According to the tale told in this account, the Japanese ship Eidu Maru set sail from Japan in 1841 with a crew of 13 and a cargo of sake, sugar, salt, incense sticks, flax, and other goods. Soon after leaving port it was caught in a series of storms that damaged it and drove it East, until the crew lost sight of land. With no sails, the ship drifted in the currents for 4-5 months until the crew spotted "2 white mountains" that turned out to be the sails of a Spanish ship off the coast of Baja California. The Japanese sailors and remaining cargo were brought aboard the other ship which then unloaded them near Cape San Lucas, following which, they traveled overland to San José del Cabo. A few years later, crew member Hyozen Togen Takichi wrote this account of the abandoning of the ship and the experiences of the crew in Mexico, illustrating the manuscript with beautiful watercolors showing the rescue, the landscape, and scenes of Mexican life.
Hyozen Togen Takichi was a 48 year old crew member from Shimabara, Hizen Province [Nagasaki Prefecture]. His representations of Baja California's landscape and people in a traditional Japanese 19th century style of drawing are remarkable and the detailed descriptions of life in mid ninteenth century Mexico and how it compared to Japan are often funny, and always engaging. Although the original manuscript is in Japanese, it is accompanied by an English transcription which is definitely worth a read!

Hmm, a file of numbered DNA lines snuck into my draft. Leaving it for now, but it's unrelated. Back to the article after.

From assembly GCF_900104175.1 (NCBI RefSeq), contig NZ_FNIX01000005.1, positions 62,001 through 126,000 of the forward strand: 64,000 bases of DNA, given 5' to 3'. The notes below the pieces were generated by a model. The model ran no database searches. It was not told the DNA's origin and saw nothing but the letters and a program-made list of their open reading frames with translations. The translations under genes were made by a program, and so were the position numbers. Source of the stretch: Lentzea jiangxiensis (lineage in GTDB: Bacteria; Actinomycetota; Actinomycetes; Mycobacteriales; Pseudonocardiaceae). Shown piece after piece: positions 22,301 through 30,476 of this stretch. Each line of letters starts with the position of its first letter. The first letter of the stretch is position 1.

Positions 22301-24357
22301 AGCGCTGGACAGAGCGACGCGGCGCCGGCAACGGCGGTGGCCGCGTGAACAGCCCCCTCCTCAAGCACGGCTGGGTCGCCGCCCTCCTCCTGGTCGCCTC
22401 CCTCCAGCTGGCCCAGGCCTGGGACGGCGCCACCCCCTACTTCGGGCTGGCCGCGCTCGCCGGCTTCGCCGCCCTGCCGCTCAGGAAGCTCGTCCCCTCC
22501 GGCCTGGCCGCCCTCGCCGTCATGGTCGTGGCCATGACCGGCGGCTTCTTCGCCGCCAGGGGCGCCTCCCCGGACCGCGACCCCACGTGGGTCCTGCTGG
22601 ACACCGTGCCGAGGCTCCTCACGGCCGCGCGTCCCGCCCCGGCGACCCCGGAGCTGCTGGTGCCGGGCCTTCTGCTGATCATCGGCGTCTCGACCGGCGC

This first image is a detail showing the Eidu Maru crew unloading their cargo into the dinghy belonging to the larger Spanish ship, the prow of which can be seen in the upper right-hand corner.
To the right are the crew members just after being brought ashore in Baja California. The Mexicans are riding horses and some are sharing their saddle with a Japanese sailor.
Here, a man, possibly a crew member, addresses a group of men and women wearing traditional Mexican garb.
From Mekishiko shinwa: Strange stories from Mexico (BANC MSS M-M 1902)
-- E. Van Lith
The Bancroft Survey Project began in February 2008. Funded by grants from the Andrew W. Mellon and the Rosalinde and Arthur Gilbert Foundations, the survey project is intended to be a simultaneously broad and in-depth survey of all manuscript holdings of the Bancroft Library, which has been collecting for over a century. Four archivists were hired to scour the collections for a three year term, during which they will review the vast myriad of manuscript materials and use a survey instrument designed to gather data on collection scope, subject categories, and physical condition. The survey archivists are Marjorie Bryer, Amy Croft, Dana Miller, and Elia Van Lith, and they are also the authors of this blog.